The notion of positive maladjustment—a central element of Dabrowski’s theory of positive disintegration—implies that sometimes, it’s a good thing not to conform. We think our readers will agree that conformity is overrated.
On the other hand, there’s also such a thing as negative maladjustment. And there reasons that people do, on balance, conform to social standards and expectations.
What’s a maladjusted eccentric to do? How do we know when nonconformity is actually a healthy, beneficial adaptation? How and when can we support healthy nonconformity in our community?
Many pay lip service to nonconformity, but if you’re really unusual, you’ve probably struggled with the implications of deviating from the norm. How should we balance the costs and benefits of our divergence? In this issue’s introductory letter, Third Factor editor in chief Jessie Mannisto links our authors’ takes on this challenge to Eleanor Roosevelt’s writings on how to be an individual.
What does it mean to be a divergent thinker? Dr. Deirdre Lovecky of the Gifted Resource Center of New England discusses what drives these individuals to march to the beats of their own drummers—and the challenges they face while doing so.
It’s fashionable to argue that it’s better to fight for something and die trying than to surrender and admit defeat. In this article, Roland Persson argues that while we believe this for a reason, it’s not because of objective knowledge of human behavior. So what’s an extremely gifted person to do? Persson offers some thoughts on the pursuit of happiness for those who are simply never going to fit in.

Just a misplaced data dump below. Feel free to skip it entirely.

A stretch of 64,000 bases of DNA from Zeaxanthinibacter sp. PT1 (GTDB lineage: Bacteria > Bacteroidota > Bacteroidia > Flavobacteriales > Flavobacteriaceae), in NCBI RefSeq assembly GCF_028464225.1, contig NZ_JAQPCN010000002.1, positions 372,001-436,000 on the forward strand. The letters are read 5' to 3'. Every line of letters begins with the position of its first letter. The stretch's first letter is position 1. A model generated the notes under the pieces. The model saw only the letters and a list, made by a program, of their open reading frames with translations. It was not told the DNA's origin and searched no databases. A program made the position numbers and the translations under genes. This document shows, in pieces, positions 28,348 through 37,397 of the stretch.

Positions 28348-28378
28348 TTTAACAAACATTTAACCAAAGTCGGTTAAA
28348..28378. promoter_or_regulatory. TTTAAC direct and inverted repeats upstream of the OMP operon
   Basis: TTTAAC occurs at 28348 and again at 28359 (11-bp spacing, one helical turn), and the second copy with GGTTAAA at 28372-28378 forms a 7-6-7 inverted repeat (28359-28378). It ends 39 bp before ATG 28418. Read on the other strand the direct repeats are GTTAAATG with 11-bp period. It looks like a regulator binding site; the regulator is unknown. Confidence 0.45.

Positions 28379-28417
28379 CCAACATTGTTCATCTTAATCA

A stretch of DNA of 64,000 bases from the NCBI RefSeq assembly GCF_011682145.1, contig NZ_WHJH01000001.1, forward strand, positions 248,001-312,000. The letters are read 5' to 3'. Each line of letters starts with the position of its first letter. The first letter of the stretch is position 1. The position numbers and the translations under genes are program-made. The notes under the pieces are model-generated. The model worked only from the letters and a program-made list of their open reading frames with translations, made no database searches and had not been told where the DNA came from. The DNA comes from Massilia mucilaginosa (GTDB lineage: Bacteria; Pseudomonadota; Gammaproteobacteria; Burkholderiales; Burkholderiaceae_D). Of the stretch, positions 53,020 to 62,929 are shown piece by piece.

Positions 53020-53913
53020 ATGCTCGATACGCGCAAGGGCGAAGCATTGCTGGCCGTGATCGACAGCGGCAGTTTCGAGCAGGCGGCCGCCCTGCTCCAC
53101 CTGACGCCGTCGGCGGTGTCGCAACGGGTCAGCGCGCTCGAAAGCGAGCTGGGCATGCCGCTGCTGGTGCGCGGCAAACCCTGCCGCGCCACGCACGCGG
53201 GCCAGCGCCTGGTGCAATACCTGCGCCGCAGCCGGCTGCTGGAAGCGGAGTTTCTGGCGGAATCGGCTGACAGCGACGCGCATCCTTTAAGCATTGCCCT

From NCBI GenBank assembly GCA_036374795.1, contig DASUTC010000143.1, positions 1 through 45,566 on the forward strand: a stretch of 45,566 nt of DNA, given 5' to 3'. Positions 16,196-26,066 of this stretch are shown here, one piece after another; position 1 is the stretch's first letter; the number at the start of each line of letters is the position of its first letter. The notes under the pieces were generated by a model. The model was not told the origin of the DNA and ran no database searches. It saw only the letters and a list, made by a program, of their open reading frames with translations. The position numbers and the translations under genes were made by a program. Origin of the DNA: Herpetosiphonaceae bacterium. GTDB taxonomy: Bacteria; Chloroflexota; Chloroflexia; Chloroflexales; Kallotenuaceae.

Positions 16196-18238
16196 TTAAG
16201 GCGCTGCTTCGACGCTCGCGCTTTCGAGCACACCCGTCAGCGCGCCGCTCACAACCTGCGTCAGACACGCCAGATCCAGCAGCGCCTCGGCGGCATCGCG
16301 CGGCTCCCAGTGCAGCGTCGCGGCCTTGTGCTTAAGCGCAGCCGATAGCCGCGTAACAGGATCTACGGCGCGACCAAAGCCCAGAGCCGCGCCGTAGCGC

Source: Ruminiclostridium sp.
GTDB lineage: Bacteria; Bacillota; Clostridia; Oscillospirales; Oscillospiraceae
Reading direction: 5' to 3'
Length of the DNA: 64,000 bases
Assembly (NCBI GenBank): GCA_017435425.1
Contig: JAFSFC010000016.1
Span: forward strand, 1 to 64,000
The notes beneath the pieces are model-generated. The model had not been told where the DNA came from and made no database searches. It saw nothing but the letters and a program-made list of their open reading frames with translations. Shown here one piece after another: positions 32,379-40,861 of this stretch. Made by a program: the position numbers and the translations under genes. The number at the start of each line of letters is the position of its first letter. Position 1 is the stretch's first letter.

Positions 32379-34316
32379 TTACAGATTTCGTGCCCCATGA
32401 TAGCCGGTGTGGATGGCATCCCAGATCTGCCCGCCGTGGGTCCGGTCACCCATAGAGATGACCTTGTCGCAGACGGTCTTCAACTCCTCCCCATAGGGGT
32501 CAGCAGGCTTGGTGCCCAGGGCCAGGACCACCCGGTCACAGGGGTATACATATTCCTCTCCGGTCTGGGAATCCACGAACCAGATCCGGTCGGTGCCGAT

We’ve divided the political world into a red team and a blue team. Where does a person belong when she sees not only shimmers of red in the blue and the blue in the red, but oranges, yellows, greens, and purples besides? One thing’s for sure: it will take courage for such a person to find—or keep—a political home.
It’s easy to tell if you don’t fit in; it’s harder to know what to do about it. In this piece, Leon Garber explores contrarianism, the rejecting of norms just for the sake of rejecting them, and how to move from such rebellion to a truer sort of authentic personality.
For our issue on non/conformity, we have the perfect book to feature: the story of a heretic.